Both trousers and jacket have proven to be waterproof, but the outer fabric does wet out. This means that while you’re not actually wet on the inside (unless you’re putting specific pressure on it with a backpack or saddle), you do feel the cold of the outer fabric, especially in the wind. Combine this with the lack of vents on the jacket and as you peel off the outer layers you can feel like you’ve got damp and cold. A few minutes in a warm building and that sensation generally eases up, but it’s not one I’d like to have returning to a cold tent or bothy.

Overall

I’d want the Showers Pass Timberline jacket to have better vents and the Showers Pass Timberline trousers to have a reinforced bum before I’d head off into the wilds with these waterproofs, especially on a mountain bike. However, if you’re more of a casual cyclist and weekend walker in search of a more eco-friendly set of waterproofs, I think these are worth a look.

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Review Info

Brand: Showers Pass
Product: Timberline Jacket and Trousers
From: showerspass.co.uk/
Price: £195 Jacket, £139 Trousers
Tested: by Hannah for 5 months
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Viewing 6 posts - 1 through 6 (of 6 total)
  • Showers Pass Timberline Jacket & Trousers Review
  • mudfish
    Full Member

    Yeah that wetting out is frustrating, my Showers Pass jacket does it too, it did from new. Gets soaked pretty fast even in light rain.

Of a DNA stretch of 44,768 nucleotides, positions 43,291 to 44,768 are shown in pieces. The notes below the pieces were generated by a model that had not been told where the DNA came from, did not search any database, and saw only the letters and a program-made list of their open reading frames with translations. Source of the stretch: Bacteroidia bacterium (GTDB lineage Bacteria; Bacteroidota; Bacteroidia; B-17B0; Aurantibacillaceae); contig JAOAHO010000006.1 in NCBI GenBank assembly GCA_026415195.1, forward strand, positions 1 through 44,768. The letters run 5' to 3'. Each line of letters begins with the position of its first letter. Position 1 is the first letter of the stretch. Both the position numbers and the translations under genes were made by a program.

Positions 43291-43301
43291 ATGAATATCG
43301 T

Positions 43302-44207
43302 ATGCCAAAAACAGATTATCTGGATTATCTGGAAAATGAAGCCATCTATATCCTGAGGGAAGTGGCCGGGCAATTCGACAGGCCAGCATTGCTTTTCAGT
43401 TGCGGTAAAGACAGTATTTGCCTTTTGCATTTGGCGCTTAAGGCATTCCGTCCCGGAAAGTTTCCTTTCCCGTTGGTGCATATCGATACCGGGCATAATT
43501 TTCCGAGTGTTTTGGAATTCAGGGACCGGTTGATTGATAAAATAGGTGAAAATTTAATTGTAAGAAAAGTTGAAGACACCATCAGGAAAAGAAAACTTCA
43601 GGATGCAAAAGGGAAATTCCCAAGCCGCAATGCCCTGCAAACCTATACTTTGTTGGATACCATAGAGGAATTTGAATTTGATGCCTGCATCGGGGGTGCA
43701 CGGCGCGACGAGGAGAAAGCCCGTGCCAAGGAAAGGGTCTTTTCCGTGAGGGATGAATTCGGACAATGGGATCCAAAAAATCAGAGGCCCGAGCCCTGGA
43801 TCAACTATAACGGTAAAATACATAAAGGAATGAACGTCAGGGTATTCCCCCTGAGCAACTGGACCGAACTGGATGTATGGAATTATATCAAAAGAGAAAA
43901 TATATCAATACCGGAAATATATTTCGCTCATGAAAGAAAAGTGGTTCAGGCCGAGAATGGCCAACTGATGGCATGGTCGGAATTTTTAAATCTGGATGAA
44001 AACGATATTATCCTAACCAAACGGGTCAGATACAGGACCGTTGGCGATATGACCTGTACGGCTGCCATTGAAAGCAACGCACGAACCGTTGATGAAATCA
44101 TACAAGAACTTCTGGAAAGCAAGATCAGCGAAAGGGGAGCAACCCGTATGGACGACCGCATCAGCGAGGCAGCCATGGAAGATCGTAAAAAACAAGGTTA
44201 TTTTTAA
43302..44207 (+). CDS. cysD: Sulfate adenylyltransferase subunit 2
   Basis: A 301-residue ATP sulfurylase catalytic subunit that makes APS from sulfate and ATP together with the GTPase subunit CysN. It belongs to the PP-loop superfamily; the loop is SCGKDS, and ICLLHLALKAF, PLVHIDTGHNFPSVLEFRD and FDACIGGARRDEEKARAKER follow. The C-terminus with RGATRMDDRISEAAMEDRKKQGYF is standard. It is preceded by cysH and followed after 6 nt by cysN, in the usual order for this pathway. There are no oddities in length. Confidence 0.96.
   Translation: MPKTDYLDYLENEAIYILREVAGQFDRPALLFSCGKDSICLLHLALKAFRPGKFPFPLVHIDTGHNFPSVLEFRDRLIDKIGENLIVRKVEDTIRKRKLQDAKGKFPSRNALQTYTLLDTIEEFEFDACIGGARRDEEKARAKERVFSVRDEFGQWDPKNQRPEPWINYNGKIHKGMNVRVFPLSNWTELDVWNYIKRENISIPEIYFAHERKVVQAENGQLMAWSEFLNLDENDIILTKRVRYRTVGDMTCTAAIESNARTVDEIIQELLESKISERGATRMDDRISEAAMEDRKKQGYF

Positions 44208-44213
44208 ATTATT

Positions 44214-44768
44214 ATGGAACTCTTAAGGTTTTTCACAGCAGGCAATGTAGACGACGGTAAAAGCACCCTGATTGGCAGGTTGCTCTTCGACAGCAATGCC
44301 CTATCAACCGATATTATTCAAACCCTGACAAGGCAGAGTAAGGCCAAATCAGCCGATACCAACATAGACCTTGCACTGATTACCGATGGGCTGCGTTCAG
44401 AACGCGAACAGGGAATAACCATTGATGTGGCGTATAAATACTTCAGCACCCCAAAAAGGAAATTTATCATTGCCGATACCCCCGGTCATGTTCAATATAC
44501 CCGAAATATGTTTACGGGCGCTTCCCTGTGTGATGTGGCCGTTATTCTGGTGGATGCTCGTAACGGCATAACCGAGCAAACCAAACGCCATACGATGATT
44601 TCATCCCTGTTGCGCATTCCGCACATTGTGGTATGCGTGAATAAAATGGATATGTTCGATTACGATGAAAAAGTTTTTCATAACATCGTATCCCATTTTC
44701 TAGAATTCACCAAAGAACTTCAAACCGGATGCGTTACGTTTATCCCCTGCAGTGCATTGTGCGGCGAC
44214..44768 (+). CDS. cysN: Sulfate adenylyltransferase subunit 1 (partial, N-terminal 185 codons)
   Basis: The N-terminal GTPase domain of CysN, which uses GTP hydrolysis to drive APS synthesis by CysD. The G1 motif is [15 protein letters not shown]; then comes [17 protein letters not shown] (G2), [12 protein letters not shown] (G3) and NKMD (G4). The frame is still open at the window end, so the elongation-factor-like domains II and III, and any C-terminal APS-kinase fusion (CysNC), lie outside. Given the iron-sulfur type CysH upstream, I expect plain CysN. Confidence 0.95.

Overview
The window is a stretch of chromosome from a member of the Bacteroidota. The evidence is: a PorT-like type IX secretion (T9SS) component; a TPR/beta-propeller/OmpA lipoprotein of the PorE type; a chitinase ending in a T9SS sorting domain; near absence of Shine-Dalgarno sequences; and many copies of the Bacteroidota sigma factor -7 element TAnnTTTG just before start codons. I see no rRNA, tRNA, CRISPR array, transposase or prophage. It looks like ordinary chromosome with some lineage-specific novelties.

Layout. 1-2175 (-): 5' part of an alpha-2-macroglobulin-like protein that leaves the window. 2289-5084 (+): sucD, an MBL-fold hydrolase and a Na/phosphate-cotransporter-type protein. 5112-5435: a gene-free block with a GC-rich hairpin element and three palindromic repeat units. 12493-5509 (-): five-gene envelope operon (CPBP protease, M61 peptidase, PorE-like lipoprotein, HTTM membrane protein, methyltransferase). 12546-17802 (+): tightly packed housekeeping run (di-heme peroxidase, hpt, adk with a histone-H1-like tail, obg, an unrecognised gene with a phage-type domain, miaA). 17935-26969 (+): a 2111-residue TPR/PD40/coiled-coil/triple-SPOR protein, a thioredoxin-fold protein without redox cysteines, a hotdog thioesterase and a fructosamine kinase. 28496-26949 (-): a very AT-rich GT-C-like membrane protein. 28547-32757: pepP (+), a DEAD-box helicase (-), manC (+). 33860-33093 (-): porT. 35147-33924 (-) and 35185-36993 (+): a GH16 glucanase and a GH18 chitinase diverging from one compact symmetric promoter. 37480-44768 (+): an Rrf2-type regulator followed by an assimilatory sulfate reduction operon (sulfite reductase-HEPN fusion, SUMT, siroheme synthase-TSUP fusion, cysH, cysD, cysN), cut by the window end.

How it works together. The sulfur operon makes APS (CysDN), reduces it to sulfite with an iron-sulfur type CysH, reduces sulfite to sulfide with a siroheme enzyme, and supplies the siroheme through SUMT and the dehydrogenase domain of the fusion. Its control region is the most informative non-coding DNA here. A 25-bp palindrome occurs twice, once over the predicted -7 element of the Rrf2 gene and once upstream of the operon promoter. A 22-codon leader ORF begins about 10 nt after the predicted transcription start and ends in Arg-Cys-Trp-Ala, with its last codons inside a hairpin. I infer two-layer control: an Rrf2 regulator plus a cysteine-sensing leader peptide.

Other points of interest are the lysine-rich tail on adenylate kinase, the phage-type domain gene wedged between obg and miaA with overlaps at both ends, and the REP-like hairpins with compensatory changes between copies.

I think this may affect breathability aswell as feeling cld. Shame ‘cos their designs are very good.

    DWR is pretty crap nowadays it seems – since the nasty chemicals were removed. (banned) It seems to wear off in no time.

    johnnystorm
    Full Member

    £340 for a set of waterproofs that aren’t amazing still feels wrong to me.

    jimthesaint
    Full Member

    Hannah – Did the jacket wet-out like that from new? Have you washed it since you were given it?

    stwhannah
    Full Member

    I haven’t washed it, the jacket seemed to wet out quicker than the trousers, but I had worn it in non wet weather plenty of times before getting it wet, whereas the trousers I only wear when actually wet. So they beaded more at the start.

    mudfish
    Full Member

    I think the DWR quickly works off areas like sleeves / sides pack strap areas on shoulder because they rub.
    Mine wetted out before washing despite a few manufacturer recommended low temp tumble dryer sessions. I’ve now done it with Grangers Repel spray, set in the dryer.
    Not been in the rain but it beads under the tap.

    jimthesaint
    Full Member

    In a previous life I worked in the DWR business.

    That jacket looks like either
    A. It hasn’t had a DWR applied. To be honest though I’ve seen some calenderised polyimides and polyesters without a DWR bead up better than that. Which leads me to think that it’s more likely…..
    B. There’s some sort of hydrophilic contaminant coating it (Diesel and Petrol fumes can have that effect). It’s not the easiest to clean off yourself but if you have a go do a 1st wash with Tech Wash and a stain remover additive (one that’s added to the wash not direct on the fabric) like Vanish. Then a 2nd wash just with Tech Wash and an additional rinse. Tumble dry and see if it beads.
    If the home wash didn’t work try dry cleaning from a good drycleaners that know about waterproof textiles and use the Greenearth process. If after that it’s still not beading then at least you’ve prepped the fabric ready for a DWR.

Viewing 6 posts - 1 through 6 (of 6 total)